Algeria - Country history and economic development
1830. France occupies Algeria and begins to lay down the economic foundation of its colony.
1933. Anti-French political protests begin and continue through 1956.
1950. Ahmad Ben Bella founds the Revolutionary Committee of Unity and Action (Comité Révolutionnaire d'Unité et d'Action—CRUA), later renamed the National Liberation Front (FLN).
1962. After a guerilla war, Algeria gains independence from France. The Democratic and Popular Republic of Algeria is formally proclaimed. First President Ahmad Ben Bella forms country's first cabinet since independence.
1963. President Ben Bella declares that all agricultural, industrial, and commercial properties previously operated and occupied by Europeans are vacant, legalizing their confiscation by the state.
1970. The first Four-Year Plan emphasizing capital-intensive heavy industry is adopted.
1971. President Houari Boumedienne launches an agricultural reform plan calling for the seizure of additional property and the redistribution of the newly acquired public lands to cooperative farms.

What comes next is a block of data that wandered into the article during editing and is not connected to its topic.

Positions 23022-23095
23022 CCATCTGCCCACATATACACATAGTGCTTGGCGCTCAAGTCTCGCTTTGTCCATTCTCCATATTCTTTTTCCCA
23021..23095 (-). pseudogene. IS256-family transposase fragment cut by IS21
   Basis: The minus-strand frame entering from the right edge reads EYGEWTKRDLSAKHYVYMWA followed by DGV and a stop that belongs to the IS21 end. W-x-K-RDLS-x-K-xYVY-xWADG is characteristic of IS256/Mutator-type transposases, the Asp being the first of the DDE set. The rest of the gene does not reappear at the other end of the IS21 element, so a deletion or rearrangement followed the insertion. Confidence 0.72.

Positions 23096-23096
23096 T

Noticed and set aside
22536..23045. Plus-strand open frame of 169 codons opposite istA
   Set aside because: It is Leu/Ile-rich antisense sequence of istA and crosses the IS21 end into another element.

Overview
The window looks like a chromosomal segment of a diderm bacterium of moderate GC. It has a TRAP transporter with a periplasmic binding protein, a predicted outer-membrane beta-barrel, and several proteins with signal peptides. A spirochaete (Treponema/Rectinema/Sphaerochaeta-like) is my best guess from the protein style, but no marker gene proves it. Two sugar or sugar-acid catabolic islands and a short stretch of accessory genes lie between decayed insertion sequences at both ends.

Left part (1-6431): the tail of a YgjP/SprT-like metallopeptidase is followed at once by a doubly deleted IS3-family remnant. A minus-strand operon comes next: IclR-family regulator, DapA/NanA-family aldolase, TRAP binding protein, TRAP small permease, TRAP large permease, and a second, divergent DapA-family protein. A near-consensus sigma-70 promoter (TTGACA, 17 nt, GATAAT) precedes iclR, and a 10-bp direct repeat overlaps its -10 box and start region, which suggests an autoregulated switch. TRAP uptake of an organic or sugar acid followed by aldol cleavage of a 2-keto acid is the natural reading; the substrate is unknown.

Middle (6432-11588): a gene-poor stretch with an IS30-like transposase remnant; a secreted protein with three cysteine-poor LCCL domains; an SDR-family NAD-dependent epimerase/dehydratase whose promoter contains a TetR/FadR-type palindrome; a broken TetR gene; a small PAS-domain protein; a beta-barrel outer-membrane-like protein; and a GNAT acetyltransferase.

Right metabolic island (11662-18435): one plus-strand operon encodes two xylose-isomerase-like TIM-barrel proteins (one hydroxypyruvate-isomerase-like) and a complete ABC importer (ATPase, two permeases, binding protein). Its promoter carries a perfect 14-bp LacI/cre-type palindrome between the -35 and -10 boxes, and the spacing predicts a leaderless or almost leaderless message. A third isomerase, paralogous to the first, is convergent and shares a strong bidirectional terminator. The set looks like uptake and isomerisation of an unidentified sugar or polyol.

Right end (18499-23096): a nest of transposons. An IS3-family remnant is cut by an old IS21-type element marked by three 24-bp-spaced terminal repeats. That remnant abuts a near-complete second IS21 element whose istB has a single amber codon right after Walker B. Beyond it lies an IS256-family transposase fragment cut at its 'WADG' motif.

1976. Boumedienne drafts the National Charter; the constitution is promulgated.
1977. Boumedienne's death sets off a struggle within the FLN to choose a successor. Colonel Chadli Bendjedid is sworn in on 9 February 1979.
1980. The First Five-Year Plan (1980-84) and Second Five-Year Plan (1985-89) aiming at diversifying the economy are adopted.
1985. The 1985-89 Four-Year plan places greater emphasis on agriculture and decreased central planning.
1987. The Ministry of Planning is abolished.
1988. Popular protests break out; government declares state of emergency.
1989. New constitution promising pluralism is adopted. Abbassi Madani and Ali Belhadj found the Islamic Salvation Front.
1991. Government cancels national elections. FIS wages rebellion against the state.
1992. Parliament is dissolved.
1999. President Bouteflika announces national reconciliation plan to end the civil conflict.